It is confidence in the men and women who administer the judicial system that is the true backbone of the rule of law. Time will one day heal the wound to that confidence that will be inflicted by today's decision. One thing, however, is certain. Although we may never know with complete certainty the identity of the winner of this year's Presidential election, the identity of the loser is perfectly clear. It is the Nation's confidence in the judge as an impartial guardian of the rule of law.
4) From a reader just now, on the implications of today's Arizona immigration decision for the health-care ruling later this week:
Roberts joined the AZ majority today to give a 5-3 ruling (Kagan recused). Only a 4-4 ruling was needed to uphold an earlier decision to overturn the law. He joined a politically polarized decision, possibly extracting a compromise to save debate on stop-and-check for another day in return. Perhaps this was the price for being picked to write a 6-3 majority opinion on Obamacare with a similar compromise to make the bill more conservative (e.g. the Roberts Obamacare opinion might establish a commerce-clause limit that stops somewhere between health-insurance and broccoli mandates).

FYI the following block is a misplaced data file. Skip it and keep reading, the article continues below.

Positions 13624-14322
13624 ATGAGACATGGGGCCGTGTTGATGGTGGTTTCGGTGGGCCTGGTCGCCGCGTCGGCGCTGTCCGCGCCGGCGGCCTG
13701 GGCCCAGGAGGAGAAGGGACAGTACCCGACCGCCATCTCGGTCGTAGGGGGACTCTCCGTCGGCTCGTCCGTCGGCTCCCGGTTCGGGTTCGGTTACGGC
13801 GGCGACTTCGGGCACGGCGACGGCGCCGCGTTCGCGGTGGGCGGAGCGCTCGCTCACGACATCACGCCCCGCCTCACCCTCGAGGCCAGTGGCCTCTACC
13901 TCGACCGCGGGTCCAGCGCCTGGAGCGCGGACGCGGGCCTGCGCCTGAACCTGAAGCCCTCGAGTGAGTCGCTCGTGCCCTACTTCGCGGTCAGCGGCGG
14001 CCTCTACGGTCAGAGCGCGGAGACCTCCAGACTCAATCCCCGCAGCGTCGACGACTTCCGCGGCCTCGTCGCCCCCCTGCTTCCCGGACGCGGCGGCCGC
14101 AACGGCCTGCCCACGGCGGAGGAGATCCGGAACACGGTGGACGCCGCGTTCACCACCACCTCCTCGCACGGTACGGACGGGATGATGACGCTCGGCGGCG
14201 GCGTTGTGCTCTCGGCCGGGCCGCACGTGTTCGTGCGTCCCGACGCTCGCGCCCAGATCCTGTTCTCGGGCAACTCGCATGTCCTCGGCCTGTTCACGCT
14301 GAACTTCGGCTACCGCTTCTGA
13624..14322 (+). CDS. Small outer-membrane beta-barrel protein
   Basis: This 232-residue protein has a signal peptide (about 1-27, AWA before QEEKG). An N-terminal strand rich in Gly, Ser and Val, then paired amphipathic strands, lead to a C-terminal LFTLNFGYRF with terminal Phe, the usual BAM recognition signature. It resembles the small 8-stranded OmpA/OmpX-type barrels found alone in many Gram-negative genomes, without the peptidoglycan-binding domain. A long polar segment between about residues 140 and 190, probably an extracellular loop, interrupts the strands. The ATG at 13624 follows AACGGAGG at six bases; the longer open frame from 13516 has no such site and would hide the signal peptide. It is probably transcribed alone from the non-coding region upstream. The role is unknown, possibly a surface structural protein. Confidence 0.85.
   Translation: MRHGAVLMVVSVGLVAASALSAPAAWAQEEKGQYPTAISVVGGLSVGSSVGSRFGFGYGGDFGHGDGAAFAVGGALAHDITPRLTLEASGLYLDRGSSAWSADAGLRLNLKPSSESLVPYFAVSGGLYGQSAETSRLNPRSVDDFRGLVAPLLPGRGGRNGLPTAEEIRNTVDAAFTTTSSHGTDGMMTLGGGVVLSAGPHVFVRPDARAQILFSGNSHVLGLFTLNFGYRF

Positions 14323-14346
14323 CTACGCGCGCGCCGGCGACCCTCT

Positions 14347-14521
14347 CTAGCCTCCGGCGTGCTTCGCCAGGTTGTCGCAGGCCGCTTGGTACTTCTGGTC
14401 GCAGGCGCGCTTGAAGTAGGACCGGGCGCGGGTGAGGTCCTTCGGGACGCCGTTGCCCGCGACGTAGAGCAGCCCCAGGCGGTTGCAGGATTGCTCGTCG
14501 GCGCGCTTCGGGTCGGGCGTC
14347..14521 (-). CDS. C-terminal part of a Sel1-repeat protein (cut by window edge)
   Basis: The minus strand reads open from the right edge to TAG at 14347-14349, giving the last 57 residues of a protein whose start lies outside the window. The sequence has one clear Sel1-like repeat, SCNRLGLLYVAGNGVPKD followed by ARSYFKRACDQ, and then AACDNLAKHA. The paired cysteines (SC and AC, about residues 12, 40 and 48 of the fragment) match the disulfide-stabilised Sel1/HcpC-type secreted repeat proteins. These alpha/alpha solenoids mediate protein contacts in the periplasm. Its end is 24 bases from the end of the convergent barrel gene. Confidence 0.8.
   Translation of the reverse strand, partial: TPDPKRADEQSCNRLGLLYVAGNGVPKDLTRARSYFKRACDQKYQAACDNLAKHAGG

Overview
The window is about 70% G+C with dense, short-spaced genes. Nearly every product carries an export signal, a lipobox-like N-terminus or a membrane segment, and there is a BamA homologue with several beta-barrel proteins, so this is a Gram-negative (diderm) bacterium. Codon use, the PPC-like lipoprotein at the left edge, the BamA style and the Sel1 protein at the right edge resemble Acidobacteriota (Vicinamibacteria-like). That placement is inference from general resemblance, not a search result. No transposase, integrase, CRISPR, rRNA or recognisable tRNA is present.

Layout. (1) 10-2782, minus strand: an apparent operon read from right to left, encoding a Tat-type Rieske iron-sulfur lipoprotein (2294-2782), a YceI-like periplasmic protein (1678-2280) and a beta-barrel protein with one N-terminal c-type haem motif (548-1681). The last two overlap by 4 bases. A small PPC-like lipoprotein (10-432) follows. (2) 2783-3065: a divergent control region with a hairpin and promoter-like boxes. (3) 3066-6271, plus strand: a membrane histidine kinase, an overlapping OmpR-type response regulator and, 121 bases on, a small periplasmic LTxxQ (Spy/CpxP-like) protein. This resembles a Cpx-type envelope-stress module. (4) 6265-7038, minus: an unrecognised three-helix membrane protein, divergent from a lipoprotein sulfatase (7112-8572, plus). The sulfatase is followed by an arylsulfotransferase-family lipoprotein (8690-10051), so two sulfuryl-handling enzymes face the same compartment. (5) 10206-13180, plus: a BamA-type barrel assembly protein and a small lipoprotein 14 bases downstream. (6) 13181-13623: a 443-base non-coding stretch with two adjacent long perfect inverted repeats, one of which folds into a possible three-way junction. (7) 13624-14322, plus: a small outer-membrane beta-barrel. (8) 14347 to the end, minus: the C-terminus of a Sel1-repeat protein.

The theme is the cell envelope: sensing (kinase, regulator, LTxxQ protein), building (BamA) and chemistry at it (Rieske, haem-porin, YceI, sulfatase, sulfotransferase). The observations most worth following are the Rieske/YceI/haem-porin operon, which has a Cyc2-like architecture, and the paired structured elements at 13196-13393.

That would be two consecutive decisions on politically polarized issues in which Roberts crosses sides to (1) provide a larger than needed majority and (2) moderate the result to be more conservative. I imagine that this would instantly reverse a lot of negative opinion about the Roberts court in the legal community, which would give him much more room to make really sweeping, conservative change in other areas that'll be up for debate soon -- ending voting rights enforcement, requiring all union members to opt in on dues, eliminating personal campaign contribution limits, ending affirmative action, upholding the latest abortion restrictions, a broader ruling against firearms restrictions, etc. If you take the view that nationalized healthcare is inevitable and will probably go into effect while Roberts is still Chief Justice, it makes more sense to build up support for other priorities.